Five things to know when exploring Belgium's design heart

STEPHEN CRAFTI

Australian architecture and design writer Stephen Crafti has written 40 books on contemporary design, and leads design tours through Melbourne and around the world with Australians Studying Abroad. See asatours.com.au, stephencrafti.com.au

STEP ONE

Why Belgium? It's the new Paris. Paris is fine, but Parisians go to Belgium to get inspiration. There are very few cities in the world that offer the whole package, and Belgium is the full deal. Architecture, food, fashion… it has a history with textiles and fashion and creating things by hand, and is one of the richest, most culturally engaging countries in the world. You don't have to be an architect, you don't have to be a designer, not even a design snob, but not everything's new, it's a matter of knowing where things come from.

STEP TWO

The whole aesthetic of Belgium is Art Nouveau, which started with architect Victor Horta and his Tassel House, often cited as the first Art Nouveau building. You can visit Horta's home studio, when he was just starting; and why wouldn't you want to go the source of where it came from? Nothing comes back the same way, but when I look at contemporary furniture and design, I can see that fluid, luscious use of lines, whether it's furniture or fashion, even the peacock emblem, which is very strong again: that's Art Nouveau.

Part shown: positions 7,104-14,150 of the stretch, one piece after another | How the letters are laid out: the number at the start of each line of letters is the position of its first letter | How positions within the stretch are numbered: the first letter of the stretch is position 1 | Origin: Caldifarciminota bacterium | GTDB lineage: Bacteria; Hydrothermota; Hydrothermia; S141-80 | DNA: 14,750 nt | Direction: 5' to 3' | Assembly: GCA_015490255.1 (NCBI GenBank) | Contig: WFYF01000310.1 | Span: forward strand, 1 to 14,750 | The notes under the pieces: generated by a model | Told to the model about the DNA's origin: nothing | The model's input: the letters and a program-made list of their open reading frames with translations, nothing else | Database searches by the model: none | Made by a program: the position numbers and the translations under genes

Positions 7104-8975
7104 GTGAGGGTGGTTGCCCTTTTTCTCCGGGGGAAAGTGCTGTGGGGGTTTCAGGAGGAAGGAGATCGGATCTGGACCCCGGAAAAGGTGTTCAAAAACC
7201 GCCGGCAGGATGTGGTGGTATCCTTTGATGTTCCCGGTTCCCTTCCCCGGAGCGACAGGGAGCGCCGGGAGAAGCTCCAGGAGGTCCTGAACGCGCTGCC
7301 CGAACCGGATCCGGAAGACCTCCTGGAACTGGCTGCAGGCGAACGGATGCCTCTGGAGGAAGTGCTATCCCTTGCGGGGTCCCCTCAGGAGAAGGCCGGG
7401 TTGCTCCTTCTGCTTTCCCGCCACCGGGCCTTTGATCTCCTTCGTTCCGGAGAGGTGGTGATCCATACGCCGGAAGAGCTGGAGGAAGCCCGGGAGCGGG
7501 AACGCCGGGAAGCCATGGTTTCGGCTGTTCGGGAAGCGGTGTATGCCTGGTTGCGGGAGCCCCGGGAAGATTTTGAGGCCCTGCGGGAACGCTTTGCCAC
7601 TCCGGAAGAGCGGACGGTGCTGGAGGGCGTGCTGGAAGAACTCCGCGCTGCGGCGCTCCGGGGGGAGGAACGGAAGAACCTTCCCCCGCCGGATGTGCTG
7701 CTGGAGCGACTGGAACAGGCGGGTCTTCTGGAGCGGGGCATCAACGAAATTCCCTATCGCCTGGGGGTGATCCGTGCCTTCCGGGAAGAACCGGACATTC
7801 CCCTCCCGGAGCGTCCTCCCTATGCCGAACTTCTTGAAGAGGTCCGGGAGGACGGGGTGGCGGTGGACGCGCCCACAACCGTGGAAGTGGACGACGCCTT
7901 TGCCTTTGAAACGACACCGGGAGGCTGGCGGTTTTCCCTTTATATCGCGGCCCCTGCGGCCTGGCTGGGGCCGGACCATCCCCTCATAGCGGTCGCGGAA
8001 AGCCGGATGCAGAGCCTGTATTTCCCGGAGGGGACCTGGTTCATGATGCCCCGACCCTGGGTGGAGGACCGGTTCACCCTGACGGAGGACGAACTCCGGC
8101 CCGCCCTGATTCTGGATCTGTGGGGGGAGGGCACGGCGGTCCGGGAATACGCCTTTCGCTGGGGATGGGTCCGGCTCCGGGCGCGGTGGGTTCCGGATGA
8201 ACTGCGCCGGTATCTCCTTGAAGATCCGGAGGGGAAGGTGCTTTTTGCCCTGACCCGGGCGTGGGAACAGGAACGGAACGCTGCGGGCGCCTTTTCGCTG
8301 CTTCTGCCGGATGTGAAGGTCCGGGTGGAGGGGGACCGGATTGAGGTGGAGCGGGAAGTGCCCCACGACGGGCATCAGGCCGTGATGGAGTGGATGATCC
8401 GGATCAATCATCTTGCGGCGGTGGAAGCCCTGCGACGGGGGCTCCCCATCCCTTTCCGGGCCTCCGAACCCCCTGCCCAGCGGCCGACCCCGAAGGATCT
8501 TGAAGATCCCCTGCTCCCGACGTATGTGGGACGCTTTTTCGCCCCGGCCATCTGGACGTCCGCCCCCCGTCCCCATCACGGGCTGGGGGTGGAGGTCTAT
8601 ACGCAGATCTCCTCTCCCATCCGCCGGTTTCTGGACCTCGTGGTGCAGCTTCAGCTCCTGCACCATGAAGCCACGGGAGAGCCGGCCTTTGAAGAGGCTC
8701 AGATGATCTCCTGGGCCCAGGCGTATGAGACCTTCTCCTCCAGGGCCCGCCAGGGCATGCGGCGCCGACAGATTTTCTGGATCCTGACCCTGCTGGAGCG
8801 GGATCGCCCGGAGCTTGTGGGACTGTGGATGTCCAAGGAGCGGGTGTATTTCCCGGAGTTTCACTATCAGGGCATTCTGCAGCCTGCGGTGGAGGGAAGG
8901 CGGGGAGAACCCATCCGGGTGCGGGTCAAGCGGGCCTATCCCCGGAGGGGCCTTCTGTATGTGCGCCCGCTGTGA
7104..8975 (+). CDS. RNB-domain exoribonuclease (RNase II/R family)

STEP THREE

Antwerp is slightly dark and moody, and there's a real voice to it. It's got only 600,000 people, but there's a level of sophistication and design that gets under your skin. For example, there's a glove shop with all the original fittings from the 1870s: everyone knows about it. You put your arm on the table, and they fit you personally. Another of Antwerp's the highlights are its Art Nouveau mansions, including designer Tim Van Steenbergen's own home and I like to visit the first store of fashion designer Dries Van Noten, one of the so-called Antwerp Six from the '80s. Why look at it now? Because the early '80s is back, glovesboon.be, timvansteenbergen.com, driesvannoten.com

STEP FOUR

In Brussels, Le Plasticarium exhibits hundreds of plastic objects, furniture, dish drainers from the 1930s to its rebirth in the 70s and to the present. Otherwise, you can see a very severe 1930s Brutalist mansion that's now an art gallery. In the past, Nazis used to have their swimming parties in the back pool. That put me off, but really, it's extraordinary. It's how the very wealthy lived in that time. You can learn so much about the past from design. Design has a history to it, adamuseum.be

STEP FIVE

Brussels flea markets? Wow, wow, wow. You can buy clothing, art, furniture and photography: I look for Belgium-made products you can't find anywhere else, something that picks up Belgians' sense of black humour. And if you love fashion but can't afford it, Antwerp's second-hand stores have all the international and Belgian labels such as Dries Van Noten and Maison Martin Margiela. People love vintage clothing here: I bought a gorgeous Prada cord jacket for E30 which is worth thousands. Try Rosier 41, rosier41.be

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